rūsa nespēj kost — rust won't be able to bite it
    laika kostais kuršu zobens — time-bitten (worn-out) Curonian sword
  10. to bite (to cause a sore, burning sensation)
    sinepes kož mēlē — must bites the tongue
    dūmi sāka kost acīs un kaklā — the smoke started biting in the eyes and throat
    sviedri ritēja pāri pierei un koda acīs — the sweat ran past (his) forehead and bit in (his) eyes
    laukā asi koda sals — outside, the frost bit sharp
    vaigos kož sals, un sniegs jautri gurkst zem zābaku zolēm — the frost bit in the cheeks, and the snow crunched under the boot soles
    rupji krekli kož ādā — coarse shirts bite the skin
  11. (of bright lights, colors) to bite (to cause a feeling of pain in the eyes)
    lielās dzīvsudraba spuldzes ir tik spilgtas, ka kož acīs — the large mercury lamps are so bright that they bite in the eyes
    lakats bija jauns un košs, par daudz košs, koda acīs — the scarf was new and bright, too bright: it bit in the eyes
  12. (of tools, blades) to be sharp when in use, to cut well
    zāģis koda labi — the saw bit (= cut) well
    jūsu gudrība ka truls nazis: spīdēt spīd, bet nekož — your wisdom (is) like a dull knife: it does shine, but it doesn't bite (= doesn't cut)
  13. to bite (to press one's teeth, usually expressing tension)
    kost zobus lūpā — to bite (lit. to bite one's teeth) in(to) one's lip
    meitene koda lūpā, līdz tā kļuva balta — the girl bit her lip until it became white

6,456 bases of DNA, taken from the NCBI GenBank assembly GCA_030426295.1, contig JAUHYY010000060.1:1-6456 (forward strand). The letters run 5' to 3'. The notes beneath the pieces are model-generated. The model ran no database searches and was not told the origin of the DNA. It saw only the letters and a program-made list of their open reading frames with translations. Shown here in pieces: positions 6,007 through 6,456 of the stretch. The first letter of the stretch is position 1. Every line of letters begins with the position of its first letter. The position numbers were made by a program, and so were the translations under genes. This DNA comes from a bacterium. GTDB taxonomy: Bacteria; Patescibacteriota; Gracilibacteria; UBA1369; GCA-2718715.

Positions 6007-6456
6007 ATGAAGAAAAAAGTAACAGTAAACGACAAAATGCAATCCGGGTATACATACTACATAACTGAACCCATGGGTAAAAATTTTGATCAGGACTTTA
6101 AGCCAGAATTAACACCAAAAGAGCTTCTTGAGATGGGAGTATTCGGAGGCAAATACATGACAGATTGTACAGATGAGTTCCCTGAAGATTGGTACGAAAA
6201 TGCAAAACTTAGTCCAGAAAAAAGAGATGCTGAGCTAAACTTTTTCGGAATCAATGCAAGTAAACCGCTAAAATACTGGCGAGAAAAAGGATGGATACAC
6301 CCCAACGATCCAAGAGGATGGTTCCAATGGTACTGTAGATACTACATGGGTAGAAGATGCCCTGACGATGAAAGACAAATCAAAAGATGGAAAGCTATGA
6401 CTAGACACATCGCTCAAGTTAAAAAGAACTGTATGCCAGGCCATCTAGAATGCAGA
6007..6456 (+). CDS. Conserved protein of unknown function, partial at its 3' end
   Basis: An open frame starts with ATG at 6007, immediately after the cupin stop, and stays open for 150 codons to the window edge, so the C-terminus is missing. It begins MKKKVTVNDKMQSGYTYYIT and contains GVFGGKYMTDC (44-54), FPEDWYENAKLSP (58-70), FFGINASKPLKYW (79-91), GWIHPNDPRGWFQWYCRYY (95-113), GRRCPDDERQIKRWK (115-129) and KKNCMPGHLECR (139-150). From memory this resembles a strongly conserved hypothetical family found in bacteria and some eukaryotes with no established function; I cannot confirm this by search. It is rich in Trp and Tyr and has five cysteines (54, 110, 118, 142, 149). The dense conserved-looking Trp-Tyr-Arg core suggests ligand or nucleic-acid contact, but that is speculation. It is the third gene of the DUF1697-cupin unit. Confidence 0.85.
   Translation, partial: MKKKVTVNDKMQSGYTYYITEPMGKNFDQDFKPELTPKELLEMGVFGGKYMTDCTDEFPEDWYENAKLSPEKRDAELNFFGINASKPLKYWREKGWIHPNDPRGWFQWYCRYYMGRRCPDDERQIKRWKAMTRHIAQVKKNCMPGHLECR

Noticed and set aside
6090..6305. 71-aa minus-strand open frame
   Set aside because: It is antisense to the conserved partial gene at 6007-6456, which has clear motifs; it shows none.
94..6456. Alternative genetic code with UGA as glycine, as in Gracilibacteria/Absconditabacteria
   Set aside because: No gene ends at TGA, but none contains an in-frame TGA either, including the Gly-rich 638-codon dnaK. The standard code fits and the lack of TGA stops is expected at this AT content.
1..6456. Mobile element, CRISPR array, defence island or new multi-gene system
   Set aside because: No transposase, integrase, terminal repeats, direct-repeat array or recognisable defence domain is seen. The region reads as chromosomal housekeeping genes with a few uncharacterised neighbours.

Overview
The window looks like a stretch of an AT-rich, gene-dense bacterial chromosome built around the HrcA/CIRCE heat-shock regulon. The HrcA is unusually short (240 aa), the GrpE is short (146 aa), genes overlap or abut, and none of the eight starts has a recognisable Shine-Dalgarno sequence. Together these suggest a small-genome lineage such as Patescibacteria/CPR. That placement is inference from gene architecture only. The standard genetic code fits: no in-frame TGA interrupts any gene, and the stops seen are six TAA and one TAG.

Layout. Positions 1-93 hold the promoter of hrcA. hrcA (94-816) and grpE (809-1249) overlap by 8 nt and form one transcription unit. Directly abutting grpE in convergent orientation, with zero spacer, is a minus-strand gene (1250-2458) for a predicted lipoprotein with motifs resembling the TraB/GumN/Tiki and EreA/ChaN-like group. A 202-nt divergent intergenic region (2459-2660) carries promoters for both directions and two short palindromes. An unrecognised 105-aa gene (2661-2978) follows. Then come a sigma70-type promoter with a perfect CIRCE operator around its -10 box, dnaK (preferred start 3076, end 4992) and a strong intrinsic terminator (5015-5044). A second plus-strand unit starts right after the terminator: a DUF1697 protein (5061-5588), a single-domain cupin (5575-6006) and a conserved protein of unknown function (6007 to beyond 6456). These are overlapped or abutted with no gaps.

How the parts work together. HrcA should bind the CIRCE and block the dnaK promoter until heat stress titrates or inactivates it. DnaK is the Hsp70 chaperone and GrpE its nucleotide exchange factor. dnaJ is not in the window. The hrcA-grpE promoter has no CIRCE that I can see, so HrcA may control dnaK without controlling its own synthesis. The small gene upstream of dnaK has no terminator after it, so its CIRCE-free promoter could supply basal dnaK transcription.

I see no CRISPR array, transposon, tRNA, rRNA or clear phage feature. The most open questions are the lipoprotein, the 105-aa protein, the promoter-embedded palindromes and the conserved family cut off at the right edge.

14. to bite (to make something, usually a gap, hole, etc., with one's teeth)
    Kains gurķa auglī dižu robu kodīs — Kains will bite a big hole in the cucumber plant

Conjugation[edit]

Derived terms[edit]

prefixed verbs:
other derived terms:

Related terms[edit]

References[edit]

  1. ^ “kost” in Konstantīns Karulis (1992, 2001), Latviešu Etimoloģijas Vārdnīca (Rīga: AVOTS) ISBN: 9984-700-12-7.

Norwegian Nynorsk[edit]

Verb[edit]

kost

  1. indefinite singular past participle of kosa and kose

Serbo-Croatian[edit]

Etymology[edit]

From Proto-Slavic *kostь, from Proto-Indo-European *kost-, cf. *h₃ost-.

Noun[edit]

kȏst f (Cyrillic spelling ко̑ст)

  1. a bone

Declension[edit]


Slovene[edit]

Etymology[edit]

From Proto-Slavic *kostь, from Proto-Indo-European *kost-, cf. *h₃ost-.

Pronunciation[edit]

Noun[edit]

kóst f (genitive kostí, nominative plural kostí)

  1. bone

Declension[edit]

This noun needs an inflection-table template.